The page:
It was recently announced that Kobo, Amazon’s leading competitor against the Kindle outside the United States, is offering a fun new perk for anybody who picks up one of their eReaders between now and May 2012. The new Kobo Book Club, as they are referring to it, will offer each person a book of their choice from a limited selection once each month through the end of 2012. As with what seems to be the competing program, Amazon’s new lending library, the available books will not necessarily be off the bestseller list, but they will be permanent acquisitions instead of just rentals.
Amazon made a bold move when they launched the Kindle Owners’ Lending Library. It took long enough to even get the public library system compatible with the Kindle in the first place, thanks to the break from EPUB early on in Amazon’s eReading endeavor. Even that comes in the middle of the long fight publishers have put up against eBooks being in any way cheaper or more convenient than their paper counterparts, but that’s another story entirely. What’s most relevant, especially if we’re talking about somebody like Kobo trying to come up with a similar program is the reaction.
In a lot of ways that program is Amazon flexing their muscles. Yes, the lending library benefits Kindle owners and is something that I totally support, but starting it up without general publisher or author support and working around that problem by taking advantage of wholesale discount arrangements has led to a bit of drama. The Big 6 are upset, since it means that eBooks are yet again in danger of being found more convenient and less expensive than print books. The Author’s Guild has lent support to that side of things as well. It’s doubtful that any of this will cause Amazon to back off, but not many other companies would be in a position to get away with a similar move.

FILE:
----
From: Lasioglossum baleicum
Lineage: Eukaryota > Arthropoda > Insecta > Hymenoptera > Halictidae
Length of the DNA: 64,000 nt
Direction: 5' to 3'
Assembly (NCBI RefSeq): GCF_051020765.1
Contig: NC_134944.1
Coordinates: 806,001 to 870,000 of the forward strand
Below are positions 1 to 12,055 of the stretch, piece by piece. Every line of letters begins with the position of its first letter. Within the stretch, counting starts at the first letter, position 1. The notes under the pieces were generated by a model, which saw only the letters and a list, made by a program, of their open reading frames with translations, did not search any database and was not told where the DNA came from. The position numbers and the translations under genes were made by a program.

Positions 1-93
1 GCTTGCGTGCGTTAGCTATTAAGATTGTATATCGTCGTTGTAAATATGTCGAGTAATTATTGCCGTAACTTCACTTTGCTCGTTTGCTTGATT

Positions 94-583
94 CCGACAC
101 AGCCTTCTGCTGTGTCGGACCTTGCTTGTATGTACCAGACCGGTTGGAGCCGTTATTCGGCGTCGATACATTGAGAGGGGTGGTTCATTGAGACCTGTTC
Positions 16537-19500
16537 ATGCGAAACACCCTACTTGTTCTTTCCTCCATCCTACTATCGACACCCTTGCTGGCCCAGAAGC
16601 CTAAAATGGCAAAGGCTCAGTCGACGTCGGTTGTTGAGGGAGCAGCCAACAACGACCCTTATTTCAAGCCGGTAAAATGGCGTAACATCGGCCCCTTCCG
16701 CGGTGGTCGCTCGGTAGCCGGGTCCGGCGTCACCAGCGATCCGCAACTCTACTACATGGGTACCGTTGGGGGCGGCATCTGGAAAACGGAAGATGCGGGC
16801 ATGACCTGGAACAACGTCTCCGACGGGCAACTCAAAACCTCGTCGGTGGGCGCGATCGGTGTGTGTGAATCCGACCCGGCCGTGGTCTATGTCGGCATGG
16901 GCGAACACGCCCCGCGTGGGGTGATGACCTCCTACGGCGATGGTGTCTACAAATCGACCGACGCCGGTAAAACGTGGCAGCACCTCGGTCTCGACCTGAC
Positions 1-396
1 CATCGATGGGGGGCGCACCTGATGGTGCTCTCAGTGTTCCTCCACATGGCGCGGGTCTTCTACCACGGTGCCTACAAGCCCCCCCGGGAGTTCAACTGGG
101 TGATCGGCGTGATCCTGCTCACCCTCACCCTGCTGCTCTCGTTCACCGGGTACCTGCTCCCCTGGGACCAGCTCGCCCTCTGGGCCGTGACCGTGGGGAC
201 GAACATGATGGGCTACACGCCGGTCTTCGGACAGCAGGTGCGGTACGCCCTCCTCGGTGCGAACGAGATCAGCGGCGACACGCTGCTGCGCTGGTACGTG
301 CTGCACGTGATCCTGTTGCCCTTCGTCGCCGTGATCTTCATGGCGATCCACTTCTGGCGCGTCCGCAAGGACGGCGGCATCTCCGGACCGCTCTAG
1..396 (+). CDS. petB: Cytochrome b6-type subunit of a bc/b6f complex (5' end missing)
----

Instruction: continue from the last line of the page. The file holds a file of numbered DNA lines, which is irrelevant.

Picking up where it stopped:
Kobo has avoided the problem entirely with their choice of titles. January’s titles, for example, will be:
- Star Wars Vs. Star Trek: “Could The Empire Kick The Federation’s Ass?” and other galaxy-shaking enigmas
- Pride and Prejudice: The Wild & Wanton Edition
- HBR’s 10 Must Reads – On Managing People
Glancing at Amazon these seem to be well-rated titles, but you have to admit that the audience likely to get excited about them will be limited. If this marks the beginning of an ongoing trend, it’s hard to see this as a major draw for new customers despite its being available in Canada as well as the US.
This is especially true since buyers who go for the new Kobo Vox aren’t included. Many people are expecting the Vox to make a big splash by beating the Kindle Fire to new markets, and Kobo clearly rushed to get something out there in time to compete, so this exclusion is rather hard to understand.
While I wouldn’t exactly say that this should be a huge factor in any eReading platform choices, it’s nice if you were planning to go that route anyway. Kobo is currently the third most popular eReader platform around, so clearly the demand is there. An occasional extra can’t hurt, even if it doesn’t really provide exactly the same value as the Kindle counterpart.